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  1. #1
    Join Date
    Feb 2006
    Location
    Des Plaines, IL
    Posts
    9,554

    Lightbulb The Utility Lens (or the "Mom lens")

    A lot of folks have asked, "What lens can I buy that will kind of cover all the bases and one I will not have to change all the time.

    The answer is and has been the "utility" lens. It was originally introduced by TAMRON back in 1992, as the AF 28-200mm f/3.8-5.6 LD. It has since had a digital redesign and face lift, resulting in one of the best ones on the market ... now, this is a mouthful but here it is:

    AF 18-250mm f/3.5-6.3 XR Di-II LD Aspherical (IF)



    After doing some rather extensive testing on my own, the images that result from using this lens are on par or better than any other lens of its kind. It runs about $450-500, depending on where you get one, but it is handy as heck for vacations or just running around, when you cannot keep your assortment of glass at your side.

    Now, there are some things about a lens that has this broad a focal length. It really is more like an 18-135mm, when your subject is standing 10-feet away. If they get to 27 feet away ... because of the focus adjustment, it effectively extends the focal length to the advertised 250mm. You really have to witness this to appreciate it, but that's the way the lens works.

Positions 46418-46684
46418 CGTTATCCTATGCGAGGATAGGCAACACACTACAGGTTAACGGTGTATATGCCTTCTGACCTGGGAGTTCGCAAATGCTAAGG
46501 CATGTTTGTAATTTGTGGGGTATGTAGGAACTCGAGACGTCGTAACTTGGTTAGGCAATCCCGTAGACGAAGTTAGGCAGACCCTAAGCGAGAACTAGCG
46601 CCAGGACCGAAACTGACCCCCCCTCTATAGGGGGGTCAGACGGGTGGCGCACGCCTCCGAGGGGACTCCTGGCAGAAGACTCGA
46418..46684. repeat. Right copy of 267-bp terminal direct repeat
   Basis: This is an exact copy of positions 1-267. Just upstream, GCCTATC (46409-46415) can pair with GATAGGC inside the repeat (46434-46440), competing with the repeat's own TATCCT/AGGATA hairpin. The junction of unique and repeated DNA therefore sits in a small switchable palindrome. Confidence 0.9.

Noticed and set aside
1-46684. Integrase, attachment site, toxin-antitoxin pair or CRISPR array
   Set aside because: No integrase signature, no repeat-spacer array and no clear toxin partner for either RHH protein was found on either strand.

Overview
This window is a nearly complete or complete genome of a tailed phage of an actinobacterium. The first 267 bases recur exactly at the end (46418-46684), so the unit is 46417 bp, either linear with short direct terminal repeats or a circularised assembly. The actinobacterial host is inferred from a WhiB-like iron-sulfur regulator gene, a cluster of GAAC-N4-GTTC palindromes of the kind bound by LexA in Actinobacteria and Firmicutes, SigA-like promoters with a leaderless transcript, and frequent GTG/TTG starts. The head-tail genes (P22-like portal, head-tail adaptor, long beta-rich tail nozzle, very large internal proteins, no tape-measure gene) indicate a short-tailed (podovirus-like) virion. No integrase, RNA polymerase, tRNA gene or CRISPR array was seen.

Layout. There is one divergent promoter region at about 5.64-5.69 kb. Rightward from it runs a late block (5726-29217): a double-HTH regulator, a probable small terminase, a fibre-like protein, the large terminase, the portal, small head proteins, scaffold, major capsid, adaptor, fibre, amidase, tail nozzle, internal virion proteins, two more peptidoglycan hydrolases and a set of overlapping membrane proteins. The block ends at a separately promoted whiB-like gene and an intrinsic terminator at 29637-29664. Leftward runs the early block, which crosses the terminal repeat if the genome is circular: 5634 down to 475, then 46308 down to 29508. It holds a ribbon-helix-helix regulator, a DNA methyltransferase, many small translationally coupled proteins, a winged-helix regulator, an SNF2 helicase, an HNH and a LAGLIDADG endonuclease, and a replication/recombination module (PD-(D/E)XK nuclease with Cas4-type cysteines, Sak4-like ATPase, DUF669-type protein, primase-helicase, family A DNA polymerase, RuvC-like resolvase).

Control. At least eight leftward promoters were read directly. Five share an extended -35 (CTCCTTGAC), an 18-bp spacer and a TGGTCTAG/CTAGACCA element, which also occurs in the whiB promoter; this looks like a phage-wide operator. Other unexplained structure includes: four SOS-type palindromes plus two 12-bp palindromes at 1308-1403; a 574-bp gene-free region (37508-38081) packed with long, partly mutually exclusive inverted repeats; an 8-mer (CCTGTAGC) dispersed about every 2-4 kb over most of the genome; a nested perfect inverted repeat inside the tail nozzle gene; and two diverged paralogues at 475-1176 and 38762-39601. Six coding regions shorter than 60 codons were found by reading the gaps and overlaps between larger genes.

It also shoots a little darker after 70mm, because of the f-stop drop that occurs in a longer tube. If you are outdoors, it usually is not an issue. If you telephoto indoors ... better have an external flash handy.



    Once again, this is the convenience lens (the "mom" lens) and is the grab&go alternative to your lens case. It's not perfect, but its not bad, either. A far cry better and brighter than most kit lenses (18-50/18-70).
    Last edited by DonSchap; 10-27-2008 at 06:30 PM.
    Don Schap - BFA, Digital Photography
    A Photographer Is Forever
    Look, I did not create the optical laws of the Universe ... I simply learned to deal with them.
    Remember: It is usually the GLASS, not the camera (except for moving to Full Frame), that gives you the most improvement in your photography.

    flickr & Sdi

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